A diverting infomercial, 24 Hours on Craigslist sent camera crews across San Francisco to interview folks who posted to the eponymous classified-ads site over the course of a day. Personalities motor the film, whether it’s the sardonic Vietnam vet searching for a 270 lb. woman or the Ethel Merman impersonator seeking a bass player for his classic rock band. Craigs- list, along with the glorified personal ads that are MySpace, Friendster, and Facebook, tries paradoxically to forge community through a disembodied medium, where identities can be gently buffed to reach their ideal sheen. They’re aspirational workshops for the lonely, the bored, and the adolescent to try on various personas, some healthier than others. Michael Soldier, the moral voice of the film (and the star of Terms of Endowment), expresses grave concern about how the anonymity of the Internet can grease the rails to self-annihilation. A maudlin jaunt to a depopulated “sex party” proves his point before the film steers back to more agreeable subjects.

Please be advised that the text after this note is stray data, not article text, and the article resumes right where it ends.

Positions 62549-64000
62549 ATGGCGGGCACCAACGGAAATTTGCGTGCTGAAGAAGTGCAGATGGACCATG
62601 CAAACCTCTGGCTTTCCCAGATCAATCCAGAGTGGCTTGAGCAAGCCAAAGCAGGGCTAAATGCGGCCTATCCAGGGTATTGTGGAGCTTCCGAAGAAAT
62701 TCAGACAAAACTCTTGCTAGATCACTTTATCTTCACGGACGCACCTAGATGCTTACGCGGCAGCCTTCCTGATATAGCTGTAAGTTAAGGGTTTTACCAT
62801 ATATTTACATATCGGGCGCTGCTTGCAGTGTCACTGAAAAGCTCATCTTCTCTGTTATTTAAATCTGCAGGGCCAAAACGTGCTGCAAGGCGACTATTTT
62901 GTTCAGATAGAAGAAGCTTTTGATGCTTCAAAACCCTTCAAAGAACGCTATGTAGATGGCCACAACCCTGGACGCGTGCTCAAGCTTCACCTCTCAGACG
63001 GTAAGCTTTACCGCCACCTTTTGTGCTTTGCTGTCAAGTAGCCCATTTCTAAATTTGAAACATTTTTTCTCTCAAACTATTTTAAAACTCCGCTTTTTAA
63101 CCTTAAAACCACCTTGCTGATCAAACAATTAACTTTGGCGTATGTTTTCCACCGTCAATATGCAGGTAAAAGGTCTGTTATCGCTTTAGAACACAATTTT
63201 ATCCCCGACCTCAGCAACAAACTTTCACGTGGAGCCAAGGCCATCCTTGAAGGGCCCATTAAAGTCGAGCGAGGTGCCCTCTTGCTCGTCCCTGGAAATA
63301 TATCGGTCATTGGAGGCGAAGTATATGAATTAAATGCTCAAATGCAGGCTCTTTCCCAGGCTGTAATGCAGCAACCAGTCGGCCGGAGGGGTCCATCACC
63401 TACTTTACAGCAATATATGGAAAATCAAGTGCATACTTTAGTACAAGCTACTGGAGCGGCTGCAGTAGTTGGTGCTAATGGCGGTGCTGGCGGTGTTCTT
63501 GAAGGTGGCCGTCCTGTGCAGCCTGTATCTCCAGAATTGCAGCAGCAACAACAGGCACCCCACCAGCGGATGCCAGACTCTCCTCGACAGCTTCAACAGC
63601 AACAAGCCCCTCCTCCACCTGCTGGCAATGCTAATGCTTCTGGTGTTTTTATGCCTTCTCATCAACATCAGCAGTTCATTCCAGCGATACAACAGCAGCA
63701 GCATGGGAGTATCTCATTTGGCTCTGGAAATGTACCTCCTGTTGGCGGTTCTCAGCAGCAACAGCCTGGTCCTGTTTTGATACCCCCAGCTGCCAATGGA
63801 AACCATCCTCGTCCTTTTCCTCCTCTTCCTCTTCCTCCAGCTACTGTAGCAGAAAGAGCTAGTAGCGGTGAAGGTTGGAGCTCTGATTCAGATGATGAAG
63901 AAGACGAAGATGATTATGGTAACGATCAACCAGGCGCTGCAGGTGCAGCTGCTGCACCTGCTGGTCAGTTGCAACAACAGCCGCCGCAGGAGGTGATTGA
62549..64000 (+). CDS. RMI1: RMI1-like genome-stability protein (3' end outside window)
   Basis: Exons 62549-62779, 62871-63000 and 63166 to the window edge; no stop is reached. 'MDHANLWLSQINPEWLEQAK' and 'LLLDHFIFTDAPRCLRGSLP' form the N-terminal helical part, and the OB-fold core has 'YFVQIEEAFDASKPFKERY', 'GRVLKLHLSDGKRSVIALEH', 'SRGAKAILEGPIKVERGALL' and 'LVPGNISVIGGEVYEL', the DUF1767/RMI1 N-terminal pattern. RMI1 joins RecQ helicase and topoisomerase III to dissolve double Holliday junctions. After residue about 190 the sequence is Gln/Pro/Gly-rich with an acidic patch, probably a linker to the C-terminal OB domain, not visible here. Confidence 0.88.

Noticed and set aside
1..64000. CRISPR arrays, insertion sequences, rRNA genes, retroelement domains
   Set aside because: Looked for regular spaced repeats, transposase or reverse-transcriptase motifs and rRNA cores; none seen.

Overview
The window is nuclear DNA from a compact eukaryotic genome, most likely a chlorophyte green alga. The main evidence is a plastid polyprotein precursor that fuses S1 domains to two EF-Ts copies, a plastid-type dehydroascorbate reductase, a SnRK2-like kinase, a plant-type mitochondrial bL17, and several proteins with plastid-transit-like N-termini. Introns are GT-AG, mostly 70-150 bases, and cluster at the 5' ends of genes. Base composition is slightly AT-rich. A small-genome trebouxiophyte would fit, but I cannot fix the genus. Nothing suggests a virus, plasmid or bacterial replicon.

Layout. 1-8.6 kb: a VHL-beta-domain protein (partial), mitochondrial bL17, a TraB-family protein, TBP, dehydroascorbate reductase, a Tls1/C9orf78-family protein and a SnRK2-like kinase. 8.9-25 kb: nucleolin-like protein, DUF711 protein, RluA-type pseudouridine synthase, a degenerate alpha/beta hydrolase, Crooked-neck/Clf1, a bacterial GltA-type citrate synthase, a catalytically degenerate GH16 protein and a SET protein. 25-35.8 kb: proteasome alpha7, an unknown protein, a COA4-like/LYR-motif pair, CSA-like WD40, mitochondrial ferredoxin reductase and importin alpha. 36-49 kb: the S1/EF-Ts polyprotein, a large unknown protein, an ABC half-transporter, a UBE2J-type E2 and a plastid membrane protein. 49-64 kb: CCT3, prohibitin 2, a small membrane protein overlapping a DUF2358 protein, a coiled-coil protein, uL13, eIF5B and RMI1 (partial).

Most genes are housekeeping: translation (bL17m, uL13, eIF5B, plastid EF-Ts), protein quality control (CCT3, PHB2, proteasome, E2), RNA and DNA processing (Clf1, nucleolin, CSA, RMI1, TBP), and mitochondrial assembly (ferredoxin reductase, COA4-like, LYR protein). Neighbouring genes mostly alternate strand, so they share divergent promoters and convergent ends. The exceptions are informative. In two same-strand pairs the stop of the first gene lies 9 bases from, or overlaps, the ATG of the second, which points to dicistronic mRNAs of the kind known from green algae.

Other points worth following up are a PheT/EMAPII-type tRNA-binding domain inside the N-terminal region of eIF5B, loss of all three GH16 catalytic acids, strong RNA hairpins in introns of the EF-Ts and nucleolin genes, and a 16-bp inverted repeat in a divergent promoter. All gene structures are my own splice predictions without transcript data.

This article from the Village Voice Archive was posted on January 10, 2006